- Posted by gordonb
- On October 14, 2021
- 0 Comments
One of the most fascinating birds we have in North Carolina is the woodpecker. They are often hard to miss with their red-tufts of hair and aggressive drilling into trees using their hard beaks. But our knowledge of these creatures probably ends with Woody Woodpecker cartoons, so let’s see if we can fill in a few of the gaps.
First, you should know that there are many dozens of species of woodpecker across the world, eight of which are present in North Carolina at least part of the year and some that live here year round. The below list will describe all eight, starting with the largest and going to the smallest.
Pileated woodpeckers: You may not think of woodpeckers as particularly frightening, but then again, you might never have seen a pileated woodpecker. They are 16 to 20 inches long, about the same size as a crow, and have a large red mohawk-like tuft of feathers coming from the top of their heads.
Pileateds can be destructive, too. They have been known to smash windows while attacking their own reflections in rear-view mirrors of cars, for example. They also empty out large cavities in dead trees, which they prefer for nests. Sometimes this can cause the trees to fall above that point. They can also poke holes in the wood of decks or roofs looking for insects, nuts and berries. (images below Creative Commons from Flickr users Jerry McFarland and Hoan Luong)
Northern Flicker: The next largest, coming in at about 1 foot long, is the Northern Flicker. These woodpeckers stand out from the rest because they don’t have the black and white (with a red accent) that the rest do. Their coloring is more varied, with a lot of brown, and they have spots rather than the bar patterns that the others have. Northern Flickers also stand out because they scavenge more on the ground than in the trees. They come to North Carolina mainly in the winter to breed, but a smaller population can be found year round. Their diet is similar to others, in that they eat insects, nuts and berries. (All remaining images are Creative Commons by Wikipedia)
Red-bellied: At about 9 inches, the red-bellied woodpecker is oddly named, because there is much more red on their head than their belly. In fact, it can be difficult to see the red on their belly. It’s more of a hint hidden among the white feathers of the belly. The red on their head looks covers the area of its head that hair would cover on a person, but not covering the face, which is mostly white.They stay in N.C. all year and, like most other woodpeckers, live in dead trees and eat insects, nuts and berries.
Hairy woodpecker: At almost the same size, 8 to 9 inches, the hairy woodpecker looks fairly similar to the red-bellied, with a black-and-white coat, red hair and white face. Their diet, nesting and year-round residency is also the same. But there is much less red in the hairy woodpeckers hair than with the red-bellied, so they appear quite distinct.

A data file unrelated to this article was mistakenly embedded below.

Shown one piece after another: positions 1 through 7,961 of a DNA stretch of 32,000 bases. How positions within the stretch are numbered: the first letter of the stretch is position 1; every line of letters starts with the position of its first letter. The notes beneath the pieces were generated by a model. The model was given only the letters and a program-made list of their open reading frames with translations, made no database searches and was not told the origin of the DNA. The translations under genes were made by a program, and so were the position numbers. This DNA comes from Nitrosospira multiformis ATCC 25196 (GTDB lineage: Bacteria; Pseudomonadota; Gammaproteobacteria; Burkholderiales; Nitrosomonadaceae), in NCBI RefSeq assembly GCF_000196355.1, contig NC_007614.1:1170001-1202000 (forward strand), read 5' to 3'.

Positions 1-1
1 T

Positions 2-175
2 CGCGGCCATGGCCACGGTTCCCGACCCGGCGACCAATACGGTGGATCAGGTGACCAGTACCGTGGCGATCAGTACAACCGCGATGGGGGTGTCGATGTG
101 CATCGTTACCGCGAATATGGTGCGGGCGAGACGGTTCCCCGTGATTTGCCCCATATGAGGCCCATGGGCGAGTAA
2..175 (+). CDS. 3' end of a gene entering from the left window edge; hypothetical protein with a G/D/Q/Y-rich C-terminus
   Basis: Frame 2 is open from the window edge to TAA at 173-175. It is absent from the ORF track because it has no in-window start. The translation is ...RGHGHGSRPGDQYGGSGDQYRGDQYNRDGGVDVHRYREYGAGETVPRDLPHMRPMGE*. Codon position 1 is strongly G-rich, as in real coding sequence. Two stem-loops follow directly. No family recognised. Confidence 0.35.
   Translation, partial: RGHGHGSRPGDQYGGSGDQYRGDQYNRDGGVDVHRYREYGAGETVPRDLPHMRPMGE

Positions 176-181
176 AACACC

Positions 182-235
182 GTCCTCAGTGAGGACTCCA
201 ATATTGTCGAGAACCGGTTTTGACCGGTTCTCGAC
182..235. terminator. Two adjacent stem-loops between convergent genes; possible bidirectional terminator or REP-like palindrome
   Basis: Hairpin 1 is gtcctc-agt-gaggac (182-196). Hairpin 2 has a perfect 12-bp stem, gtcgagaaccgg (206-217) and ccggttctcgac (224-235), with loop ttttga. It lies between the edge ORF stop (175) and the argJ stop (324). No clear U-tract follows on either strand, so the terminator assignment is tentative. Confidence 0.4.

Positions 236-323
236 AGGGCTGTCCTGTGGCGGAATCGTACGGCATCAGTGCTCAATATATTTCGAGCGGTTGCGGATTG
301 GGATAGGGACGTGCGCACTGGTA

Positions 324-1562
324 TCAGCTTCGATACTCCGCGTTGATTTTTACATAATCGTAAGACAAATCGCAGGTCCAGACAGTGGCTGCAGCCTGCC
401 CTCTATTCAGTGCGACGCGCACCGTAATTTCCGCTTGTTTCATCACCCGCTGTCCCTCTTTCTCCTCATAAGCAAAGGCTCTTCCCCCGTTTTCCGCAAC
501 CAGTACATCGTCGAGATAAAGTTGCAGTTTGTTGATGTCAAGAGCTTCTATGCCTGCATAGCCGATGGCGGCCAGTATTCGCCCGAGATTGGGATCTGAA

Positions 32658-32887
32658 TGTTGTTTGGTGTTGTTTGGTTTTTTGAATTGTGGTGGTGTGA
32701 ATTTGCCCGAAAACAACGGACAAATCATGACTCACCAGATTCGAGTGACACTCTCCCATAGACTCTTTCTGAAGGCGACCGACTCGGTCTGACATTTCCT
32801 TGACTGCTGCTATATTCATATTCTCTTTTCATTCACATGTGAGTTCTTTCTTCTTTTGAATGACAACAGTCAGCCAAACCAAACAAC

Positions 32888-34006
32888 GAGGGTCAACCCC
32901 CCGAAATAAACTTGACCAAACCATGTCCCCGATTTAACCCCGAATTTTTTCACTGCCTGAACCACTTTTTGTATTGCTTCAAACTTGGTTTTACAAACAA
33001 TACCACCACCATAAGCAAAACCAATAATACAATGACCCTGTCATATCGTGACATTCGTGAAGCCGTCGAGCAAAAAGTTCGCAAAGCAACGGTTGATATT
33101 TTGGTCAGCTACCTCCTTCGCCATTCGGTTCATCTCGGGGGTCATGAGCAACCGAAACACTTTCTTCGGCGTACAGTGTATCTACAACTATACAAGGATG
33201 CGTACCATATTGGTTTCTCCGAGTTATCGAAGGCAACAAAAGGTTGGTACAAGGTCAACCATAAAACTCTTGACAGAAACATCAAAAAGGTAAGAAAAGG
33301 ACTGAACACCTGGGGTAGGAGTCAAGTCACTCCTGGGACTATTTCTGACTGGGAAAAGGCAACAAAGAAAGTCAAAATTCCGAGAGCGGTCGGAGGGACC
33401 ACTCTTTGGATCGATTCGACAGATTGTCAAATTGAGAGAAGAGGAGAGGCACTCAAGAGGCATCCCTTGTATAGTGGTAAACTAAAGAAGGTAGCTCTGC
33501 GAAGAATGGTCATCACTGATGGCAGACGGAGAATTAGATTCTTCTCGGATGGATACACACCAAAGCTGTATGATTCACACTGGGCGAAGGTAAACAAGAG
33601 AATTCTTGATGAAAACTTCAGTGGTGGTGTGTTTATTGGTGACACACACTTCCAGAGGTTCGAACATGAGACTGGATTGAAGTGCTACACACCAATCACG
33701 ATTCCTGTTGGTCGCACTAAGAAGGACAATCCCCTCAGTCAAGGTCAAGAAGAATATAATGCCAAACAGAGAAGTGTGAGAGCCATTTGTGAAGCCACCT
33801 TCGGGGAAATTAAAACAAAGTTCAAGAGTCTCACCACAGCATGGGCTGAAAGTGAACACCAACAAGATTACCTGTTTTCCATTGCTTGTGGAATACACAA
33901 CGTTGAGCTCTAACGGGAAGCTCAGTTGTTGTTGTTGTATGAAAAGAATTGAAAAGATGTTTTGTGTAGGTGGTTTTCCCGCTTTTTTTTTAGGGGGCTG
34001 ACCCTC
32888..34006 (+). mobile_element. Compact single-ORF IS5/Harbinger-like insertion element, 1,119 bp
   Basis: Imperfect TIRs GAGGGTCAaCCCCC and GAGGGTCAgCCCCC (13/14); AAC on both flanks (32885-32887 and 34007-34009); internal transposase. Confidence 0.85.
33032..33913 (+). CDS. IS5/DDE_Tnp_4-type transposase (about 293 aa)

Red-headed: While most of these woodpeckers are “red-headed,” their faces tend to be white and black. But the red-headed woodpecker just has an entirely red head. Likewise, it’s black and white body doesn’t have bar patterns, but is just solid black on the wings and solid white on the stomach. They are about 8 inches long and have similar diet and behavior to the others.
Red-cockaded woodpecker: Another confusing name, the red-cockaded woodpecker is almost entirely black and white. The red is very subtle in a small area around the chin and only on the males. They are about 8 inches long as well and are now endangered. The small populations that can be found are in the eastern part of the state.
Yellow-bellied sapsucker: This name almost sounds like an insult, but it is simply the description of this woodpecker’s coloring and behavior. Another 8-inch-long species, the yellow-bellied sapsucker looks fairly similar to the other white-and-black-with-red-accents woodpeckers, but with the addition of some yellow throughout the belly. They also will drill their beaks into trees and drink the sap, unlike other woodpeckers. They still will eat insects, nuts and berries too.
Downy woodpeckers: These are very similar to hairy woodpeckers, but are 6 inches long and have shorter beaks. Otherwise, there is not much difference to note.
Problems with woodpeckers?
Most of these woodpecker varieties do not cause a lot of damage commonly. But they will, especially pileated woodpeckers, cause a lot of damage if they decide to attack a deck, roof, wood siding, windows or a favorite tree. Those in Greensboro, Winston-Salem, High Point, Burlington and the surrounding areas of Guilford, Forsyth and Alamance counties with harassing woodpeckers can call Critter Control of the Triad today at 336-370-0445